We also know that there is a huge amount of interest from farmers in regards to ag tech in general, and in regards to mapping and spray drones specifically.

For this reason we recently ran an informative workshop and display of the DJI T-40 spray drone. Over 50 customers attended the event at Breeza Station to see and hear first-hand the operational stats and to get up close to the technology.

The event was presented by Jim Dula, head of agriculture drones for D1 Drones Australia. Donald Barwick, a local farmer and drone contractor was also in attendance to give his account of how well these drones operate in the field.

Several customers who attended the event have already purchased spray and mapping drones and many more have invested in camera drones out of general interest in the technology. Some are using drones to check water troughs, fences or surveying flood damage etc.

There is no doubt that there are very practical use cases for the T40 spray drones in gullies or culverts and marginal country unsuitable for, or inaccessible to boom spray operators and for the application of fertiliser, pesticides and herbicides. These drones are also applicable for small holdings for the additional application of seed.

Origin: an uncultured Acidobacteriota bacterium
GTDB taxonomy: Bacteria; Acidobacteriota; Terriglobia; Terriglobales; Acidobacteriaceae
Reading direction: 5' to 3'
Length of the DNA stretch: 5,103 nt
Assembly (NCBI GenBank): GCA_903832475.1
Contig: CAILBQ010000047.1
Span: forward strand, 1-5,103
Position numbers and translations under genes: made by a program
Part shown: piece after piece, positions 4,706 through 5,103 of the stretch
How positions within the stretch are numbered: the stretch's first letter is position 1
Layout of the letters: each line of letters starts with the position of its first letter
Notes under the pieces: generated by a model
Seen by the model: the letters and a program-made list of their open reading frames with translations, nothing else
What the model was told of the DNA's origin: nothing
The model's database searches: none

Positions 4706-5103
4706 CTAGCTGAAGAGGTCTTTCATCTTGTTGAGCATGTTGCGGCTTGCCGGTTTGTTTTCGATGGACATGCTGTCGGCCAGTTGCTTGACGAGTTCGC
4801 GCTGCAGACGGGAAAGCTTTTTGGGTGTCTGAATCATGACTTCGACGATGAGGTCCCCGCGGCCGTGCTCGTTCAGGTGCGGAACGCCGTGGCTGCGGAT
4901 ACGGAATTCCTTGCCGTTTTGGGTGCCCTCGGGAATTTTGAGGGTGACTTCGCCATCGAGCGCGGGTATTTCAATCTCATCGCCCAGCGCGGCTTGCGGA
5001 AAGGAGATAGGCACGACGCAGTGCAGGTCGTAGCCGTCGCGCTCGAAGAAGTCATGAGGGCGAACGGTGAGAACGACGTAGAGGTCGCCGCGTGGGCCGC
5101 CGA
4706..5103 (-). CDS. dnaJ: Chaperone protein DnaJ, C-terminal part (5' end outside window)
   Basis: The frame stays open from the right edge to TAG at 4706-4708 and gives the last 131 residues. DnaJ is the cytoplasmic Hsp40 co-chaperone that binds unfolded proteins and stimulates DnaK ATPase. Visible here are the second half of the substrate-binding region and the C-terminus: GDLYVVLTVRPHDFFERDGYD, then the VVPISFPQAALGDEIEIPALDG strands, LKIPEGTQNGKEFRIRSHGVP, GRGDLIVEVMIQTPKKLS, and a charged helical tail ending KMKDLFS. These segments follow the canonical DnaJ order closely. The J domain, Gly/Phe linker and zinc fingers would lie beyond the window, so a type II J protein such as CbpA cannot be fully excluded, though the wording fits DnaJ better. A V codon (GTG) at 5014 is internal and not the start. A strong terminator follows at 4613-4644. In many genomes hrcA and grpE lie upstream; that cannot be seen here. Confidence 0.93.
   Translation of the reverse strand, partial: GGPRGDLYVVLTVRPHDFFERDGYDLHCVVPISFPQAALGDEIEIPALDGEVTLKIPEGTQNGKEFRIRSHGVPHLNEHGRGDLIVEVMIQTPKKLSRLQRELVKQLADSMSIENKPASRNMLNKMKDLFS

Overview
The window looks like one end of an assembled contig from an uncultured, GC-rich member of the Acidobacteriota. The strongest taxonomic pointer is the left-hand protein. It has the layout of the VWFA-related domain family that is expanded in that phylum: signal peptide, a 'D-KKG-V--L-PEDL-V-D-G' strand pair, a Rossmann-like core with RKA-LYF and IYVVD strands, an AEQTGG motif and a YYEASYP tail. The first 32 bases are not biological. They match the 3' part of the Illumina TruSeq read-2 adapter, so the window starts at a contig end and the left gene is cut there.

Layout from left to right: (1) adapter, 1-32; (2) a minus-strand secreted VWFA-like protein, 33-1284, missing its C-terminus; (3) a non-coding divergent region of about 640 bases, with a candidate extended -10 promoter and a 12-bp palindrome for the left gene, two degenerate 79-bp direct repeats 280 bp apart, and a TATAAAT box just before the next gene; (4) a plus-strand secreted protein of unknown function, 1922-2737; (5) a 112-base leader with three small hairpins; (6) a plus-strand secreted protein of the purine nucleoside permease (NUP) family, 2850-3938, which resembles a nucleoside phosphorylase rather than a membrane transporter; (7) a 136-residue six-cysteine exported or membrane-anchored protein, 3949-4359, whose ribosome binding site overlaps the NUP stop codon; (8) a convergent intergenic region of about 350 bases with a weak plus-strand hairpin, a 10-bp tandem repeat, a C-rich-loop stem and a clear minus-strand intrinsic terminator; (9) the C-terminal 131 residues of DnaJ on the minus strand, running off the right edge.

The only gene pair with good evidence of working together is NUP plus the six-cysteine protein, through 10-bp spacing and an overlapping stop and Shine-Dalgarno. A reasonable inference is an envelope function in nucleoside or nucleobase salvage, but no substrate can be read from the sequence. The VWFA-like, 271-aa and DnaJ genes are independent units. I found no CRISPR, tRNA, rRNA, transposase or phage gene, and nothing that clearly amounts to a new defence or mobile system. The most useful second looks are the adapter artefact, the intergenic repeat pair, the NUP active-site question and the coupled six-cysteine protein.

There are also increasing environmental regulations that are making it impossible for aerial spray or fertiliser applications by plane due to the risk of overspray to adjoining properties. In these cases drones are proving highly effective and cost comparative on an hourly hire rate.

Whilst these drones can be set to run a map program over orchards or crops, they are unmatched in their ability to spot spray over woody weeds such as blackberry and all varieties of weeds that require management and are typically located in hard to access areas.

It is clear that drones are here to stay in the ag sector and we can expect more innovation, greater application and lower costs as the technology matures.